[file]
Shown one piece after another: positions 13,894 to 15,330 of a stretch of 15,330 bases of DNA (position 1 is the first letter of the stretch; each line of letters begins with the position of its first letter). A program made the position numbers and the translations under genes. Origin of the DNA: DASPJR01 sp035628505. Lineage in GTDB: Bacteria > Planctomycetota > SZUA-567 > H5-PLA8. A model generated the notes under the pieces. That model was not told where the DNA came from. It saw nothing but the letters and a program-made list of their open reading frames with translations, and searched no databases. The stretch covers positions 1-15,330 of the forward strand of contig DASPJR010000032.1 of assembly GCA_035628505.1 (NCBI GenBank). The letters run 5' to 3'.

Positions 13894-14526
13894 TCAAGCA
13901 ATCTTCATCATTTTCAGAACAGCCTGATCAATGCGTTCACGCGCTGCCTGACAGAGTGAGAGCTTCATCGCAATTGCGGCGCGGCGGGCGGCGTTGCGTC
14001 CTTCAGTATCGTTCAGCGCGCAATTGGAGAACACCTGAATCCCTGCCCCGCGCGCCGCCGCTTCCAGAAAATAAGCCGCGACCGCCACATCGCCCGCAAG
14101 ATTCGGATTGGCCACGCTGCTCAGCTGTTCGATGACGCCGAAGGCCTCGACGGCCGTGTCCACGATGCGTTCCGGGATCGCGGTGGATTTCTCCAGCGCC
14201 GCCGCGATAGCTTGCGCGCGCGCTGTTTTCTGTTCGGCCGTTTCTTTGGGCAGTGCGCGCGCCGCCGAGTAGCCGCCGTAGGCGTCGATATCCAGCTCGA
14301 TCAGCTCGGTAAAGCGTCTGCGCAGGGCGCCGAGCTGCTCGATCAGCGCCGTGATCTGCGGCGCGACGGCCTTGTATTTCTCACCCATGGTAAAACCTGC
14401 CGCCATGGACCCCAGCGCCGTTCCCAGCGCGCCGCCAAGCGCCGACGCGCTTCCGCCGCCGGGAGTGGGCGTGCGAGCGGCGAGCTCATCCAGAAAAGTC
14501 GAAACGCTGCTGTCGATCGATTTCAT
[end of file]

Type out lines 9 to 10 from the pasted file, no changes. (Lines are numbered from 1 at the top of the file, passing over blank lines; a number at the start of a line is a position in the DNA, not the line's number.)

14401 CGCCATGGACCCCAGCGCCGTTCCCAGCGCGCCGCCAAGCGCCGACGCGCTTCCGCCGCCGGGAGTGGGCGTGCGAGCGGCGAGCTCATCCAGAAAAGTC
14501 GAAACGCTGCTGTCGATCGATTTCAT